Notes From the Fieldby Martin Weil

Posts Tagged ‘Fraud’

March 18, 2015

If the IRS Calls … Hang Up!

I first heard about this scam from my CPA colleague Peter Montgomery who made an amusing tale out of call he received from a woman claiming to be an IRS agent. According to the linked article, this is a very sophisticated operation and thousands of individuals have been duped.

“The IRS doesn’t call people up out of the blue,” says the article and the IRS.

Timothy Camus, a Treasury deputy inspector general for tax administration, explained to the AP, “If someone calls unexpectedly claiming to be from the IRS with aggressive threats if you do not pay immediately, it is a scam artist calling.”

If you do get a call that you suspect to be a scam, hang up the phone right away, and then report the incident at the taxpayer administration hotline (800-366-4484).

August 21, 2014

Mob Guy Doesn’t Trust Wall Street

I did a lot of things at times with people on Wall Street. A lot of guys are shady, and they did shady things with me, and I don’t trust them.

Self-described former boss of the Colombo crime family, Michael Franzese, who spent 10 years in prison after he was convicted on federal racketeering charges, on CNBC

August 5, 2014

New Research on Aging and Financial Decision Making

… as people age, they become more focused on maximizing positive emotions and social interactions—and more determined to block out negative experiences. This process, which experts call socioemotional selectivity, leads older people—including the affluent—to pay more attention to those who make them feel content and comfortable. At the same time, they are more likely to neglect warning signs that might have been obvious at a younger age.

From the always thoughtful Jason Zweig in the WSJ on new research into older adults and finances.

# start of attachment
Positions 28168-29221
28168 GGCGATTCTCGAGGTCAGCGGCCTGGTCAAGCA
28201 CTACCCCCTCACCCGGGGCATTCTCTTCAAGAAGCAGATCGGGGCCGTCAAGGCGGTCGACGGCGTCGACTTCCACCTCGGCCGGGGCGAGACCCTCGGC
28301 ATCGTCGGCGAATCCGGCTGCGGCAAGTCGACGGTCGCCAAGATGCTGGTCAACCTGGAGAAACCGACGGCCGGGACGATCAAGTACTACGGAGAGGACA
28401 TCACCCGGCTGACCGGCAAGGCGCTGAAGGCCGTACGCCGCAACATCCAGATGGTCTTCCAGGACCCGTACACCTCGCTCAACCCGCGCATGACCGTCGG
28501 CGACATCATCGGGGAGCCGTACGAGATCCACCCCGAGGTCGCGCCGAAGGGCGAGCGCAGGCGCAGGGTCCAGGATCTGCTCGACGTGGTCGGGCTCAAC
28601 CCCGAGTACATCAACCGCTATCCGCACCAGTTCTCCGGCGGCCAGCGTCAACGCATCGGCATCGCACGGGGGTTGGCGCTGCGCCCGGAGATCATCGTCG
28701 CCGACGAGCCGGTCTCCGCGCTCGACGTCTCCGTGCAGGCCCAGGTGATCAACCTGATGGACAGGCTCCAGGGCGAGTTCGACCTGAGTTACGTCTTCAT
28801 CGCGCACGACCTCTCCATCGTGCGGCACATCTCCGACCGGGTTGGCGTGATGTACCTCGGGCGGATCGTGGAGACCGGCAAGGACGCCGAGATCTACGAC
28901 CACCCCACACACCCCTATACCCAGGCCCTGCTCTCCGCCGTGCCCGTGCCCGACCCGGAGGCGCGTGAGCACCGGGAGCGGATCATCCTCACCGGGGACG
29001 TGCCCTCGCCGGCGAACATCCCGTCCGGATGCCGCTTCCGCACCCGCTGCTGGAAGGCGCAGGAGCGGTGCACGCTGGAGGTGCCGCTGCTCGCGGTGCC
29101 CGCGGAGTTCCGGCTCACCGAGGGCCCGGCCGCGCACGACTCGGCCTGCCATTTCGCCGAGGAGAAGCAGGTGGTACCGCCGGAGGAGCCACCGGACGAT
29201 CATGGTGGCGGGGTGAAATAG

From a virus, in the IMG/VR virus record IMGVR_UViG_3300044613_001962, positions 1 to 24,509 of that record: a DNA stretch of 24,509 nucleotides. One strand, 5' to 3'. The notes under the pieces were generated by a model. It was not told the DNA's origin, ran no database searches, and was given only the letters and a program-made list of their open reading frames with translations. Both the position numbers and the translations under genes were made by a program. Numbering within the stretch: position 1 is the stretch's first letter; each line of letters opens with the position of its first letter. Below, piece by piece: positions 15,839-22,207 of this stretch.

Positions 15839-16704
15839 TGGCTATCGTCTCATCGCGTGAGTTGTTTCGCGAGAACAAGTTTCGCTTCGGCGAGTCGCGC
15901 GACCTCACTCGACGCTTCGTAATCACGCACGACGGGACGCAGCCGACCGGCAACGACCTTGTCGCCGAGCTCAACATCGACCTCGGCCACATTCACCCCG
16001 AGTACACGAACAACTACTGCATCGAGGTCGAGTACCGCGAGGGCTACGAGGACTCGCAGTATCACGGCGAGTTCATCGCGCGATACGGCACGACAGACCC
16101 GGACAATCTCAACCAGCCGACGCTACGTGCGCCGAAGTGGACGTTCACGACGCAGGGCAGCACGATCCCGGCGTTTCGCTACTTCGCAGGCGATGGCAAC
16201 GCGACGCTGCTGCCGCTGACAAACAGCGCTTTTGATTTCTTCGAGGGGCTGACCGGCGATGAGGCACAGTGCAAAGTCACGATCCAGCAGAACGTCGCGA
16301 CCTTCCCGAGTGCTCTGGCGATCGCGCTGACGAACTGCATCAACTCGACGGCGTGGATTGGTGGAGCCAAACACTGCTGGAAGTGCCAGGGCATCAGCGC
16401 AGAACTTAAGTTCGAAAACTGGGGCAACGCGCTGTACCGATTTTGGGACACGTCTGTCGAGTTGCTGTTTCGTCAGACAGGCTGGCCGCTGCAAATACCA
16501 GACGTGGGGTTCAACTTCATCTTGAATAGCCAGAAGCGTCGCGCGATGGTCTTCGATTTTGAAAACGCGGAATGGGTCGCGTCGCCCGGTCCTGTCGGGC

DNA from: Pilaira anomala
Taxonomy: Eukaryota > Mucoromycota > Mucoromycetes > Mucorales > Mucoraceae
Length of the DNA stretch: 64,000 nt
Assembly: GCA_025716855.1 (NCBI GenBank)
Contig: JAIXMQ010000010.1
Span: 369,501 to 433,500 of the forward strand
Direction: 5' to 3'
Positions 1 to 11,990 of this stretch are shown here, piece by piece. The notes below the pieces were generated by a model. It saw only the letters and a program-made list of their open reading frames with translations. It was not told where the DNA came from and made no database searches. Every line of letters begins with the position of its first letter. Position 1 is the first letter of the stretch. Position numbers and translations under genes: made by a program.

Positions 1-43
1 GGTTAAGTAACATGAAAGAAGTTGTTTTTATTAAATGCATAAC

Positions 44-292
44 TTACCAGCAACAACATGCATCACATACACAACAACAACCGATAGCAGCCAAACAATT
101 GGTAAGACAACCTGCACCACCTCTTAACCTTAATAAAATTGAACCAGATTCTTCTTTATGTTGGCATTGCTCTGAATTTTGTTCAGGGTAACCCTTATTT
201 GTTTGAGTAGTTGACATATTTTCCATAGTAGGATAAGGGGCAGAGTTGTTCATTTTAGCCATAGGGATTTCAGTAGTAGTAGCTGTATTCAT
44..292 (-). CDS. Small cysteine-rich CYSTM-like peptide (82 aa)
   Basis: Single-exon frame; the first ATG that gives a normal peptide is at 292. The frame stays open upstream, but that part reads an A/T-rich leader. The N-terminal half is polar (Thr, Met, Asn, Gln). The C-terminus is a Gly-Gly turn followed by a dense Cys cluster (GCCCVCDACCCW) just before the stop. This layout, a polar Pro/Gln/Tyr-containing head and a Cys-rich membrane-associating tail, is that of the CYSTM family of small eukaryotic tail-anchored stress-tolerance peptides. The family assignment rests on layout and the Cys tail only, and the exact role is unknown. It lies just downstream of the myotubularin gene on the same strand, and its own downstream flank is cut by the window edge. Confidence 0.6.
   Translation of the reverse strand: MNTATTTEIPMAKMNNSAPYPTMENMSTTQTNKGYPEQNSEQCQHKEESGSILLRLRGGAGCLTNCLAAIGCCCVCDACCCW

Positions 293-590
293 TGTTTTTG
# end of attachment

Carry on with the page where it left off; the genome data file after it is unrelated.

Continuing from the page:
June 13, 2013

America’s Worst Charities

The Tampa Bay Times, in conjunction with the Center for Investigative Reporting, has published a Pulitzer-Prize worthy expose of some of the worst charities in the US.  As one who used to work in this field, I find it outrageous that there are organizations with meritorious-sounding names intentionally taking advantage of the public’s goodwill solely for their own personal profit. Furthermore by adopting names that are easy to confuse with more established charities and causes, these practices sow confusion and mistrust amongst donors and hurt contributions to legitimate agencies.

The 50 worst charities in America devote less than 4 percent of donations raised to direct cash aid. Some charities give even less. Over a decade, one diabetes charity raised nearly $14 million and gave about $10,000 to patients. Six spent nothing at all on direct cash aid. …

The 50 worst have raised more than $1 billion in the past 10 years, but only a fraction went to anyone other than the charities’ operators and professional solicitors.

If you are unsure about a charity, I recommend checking them out at Charity WatchGuidestar, or GiveWell among others. A standard metric for measuring the “goodness” of a charity has traditionally been what percentage they spend on direct service (as opposed to overhead and fundraising) and this is one of the major criteria used by these rating agencies.  As I pointed out before in this space, (AIDS Ride founder) Dan Pallotta has a very different view on overhead costs (though not one that would exonerate the criminal behavior at the charities in the TB article), and he presents this in a thought-provoking TED Talk.

Thanks to The Big Picture for the Tampa Bay Times article pointer.

July 25, 2011

The mind of a financial criminal

The 1980’s financial fraud of “Crazy” Eddie Antar is exposed on this episode of NPR’s Planet Money by Sam Antar, a cautionary tale that foreshadows Enron and Bernie Madoff.


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